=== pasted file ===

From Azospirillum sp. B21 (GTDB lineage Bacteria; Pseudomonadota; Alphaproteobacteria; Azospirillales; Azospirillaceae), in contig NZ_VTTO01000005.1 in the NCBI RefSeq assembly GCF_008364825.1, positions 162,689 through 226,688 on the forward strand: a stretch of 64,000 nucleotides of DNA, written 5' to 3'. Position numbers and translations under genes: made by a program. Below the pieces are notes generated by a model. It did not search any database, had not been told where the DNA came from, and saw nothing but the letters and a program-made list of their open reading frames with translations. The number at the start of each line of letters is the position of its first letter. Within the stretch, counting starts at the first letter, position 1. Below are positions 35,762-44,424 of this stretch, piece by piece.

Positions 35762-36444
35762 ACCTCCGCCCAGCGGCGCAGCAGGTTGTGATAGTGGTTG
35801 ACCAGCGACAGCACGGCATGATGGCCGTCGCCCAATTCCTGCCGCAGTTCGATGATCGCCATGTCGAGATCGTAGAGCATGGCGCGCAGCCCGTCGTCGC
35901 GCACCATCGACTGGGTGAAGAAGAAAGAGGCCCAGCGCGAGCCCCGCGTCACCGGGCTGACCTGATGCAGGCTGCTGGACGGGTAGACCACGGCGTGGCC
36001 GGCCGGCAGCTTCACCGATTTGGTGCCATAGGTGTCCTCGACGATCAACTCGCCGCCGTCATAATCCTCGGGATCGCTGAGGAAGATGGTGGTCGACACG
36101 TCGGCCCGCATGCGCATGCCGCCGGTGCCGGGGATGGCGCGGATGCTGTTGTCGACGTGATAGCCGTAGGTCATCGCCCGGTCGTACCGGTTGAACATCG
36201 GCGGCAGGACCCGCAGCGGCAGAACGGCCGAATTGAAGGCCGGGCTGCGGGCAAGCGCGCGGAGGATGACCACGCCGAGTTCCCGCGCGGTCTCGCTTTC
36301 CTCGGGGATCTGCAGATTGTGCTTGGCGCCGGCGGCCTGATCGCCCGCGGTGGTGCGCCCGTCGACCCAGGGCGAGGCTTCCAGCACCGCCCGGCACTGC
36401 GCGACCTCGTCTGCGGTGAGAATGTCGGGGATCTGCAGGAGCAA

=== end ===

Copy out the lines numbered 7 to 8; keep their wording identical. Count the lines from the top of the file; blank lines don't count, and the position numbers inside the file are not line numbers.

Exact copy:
36101 TCGGCCCGCATGCGCATGCCGCCGGTGCCGGGGATGGCGCGGATGCTGTTGTCGACGTGATAGCCGTAGGTCATCGCCCGGTCGTACCGGTTGAACATCG
36201 GCGGCAGGACCCGCAGCGGCAGAACGGCCGAATTGAAGGCCGGGCTGCGGGCAAGCGCGCGGAGGATGACCACGCCGAGTTCCCGCGCGGTCTCGCTTTC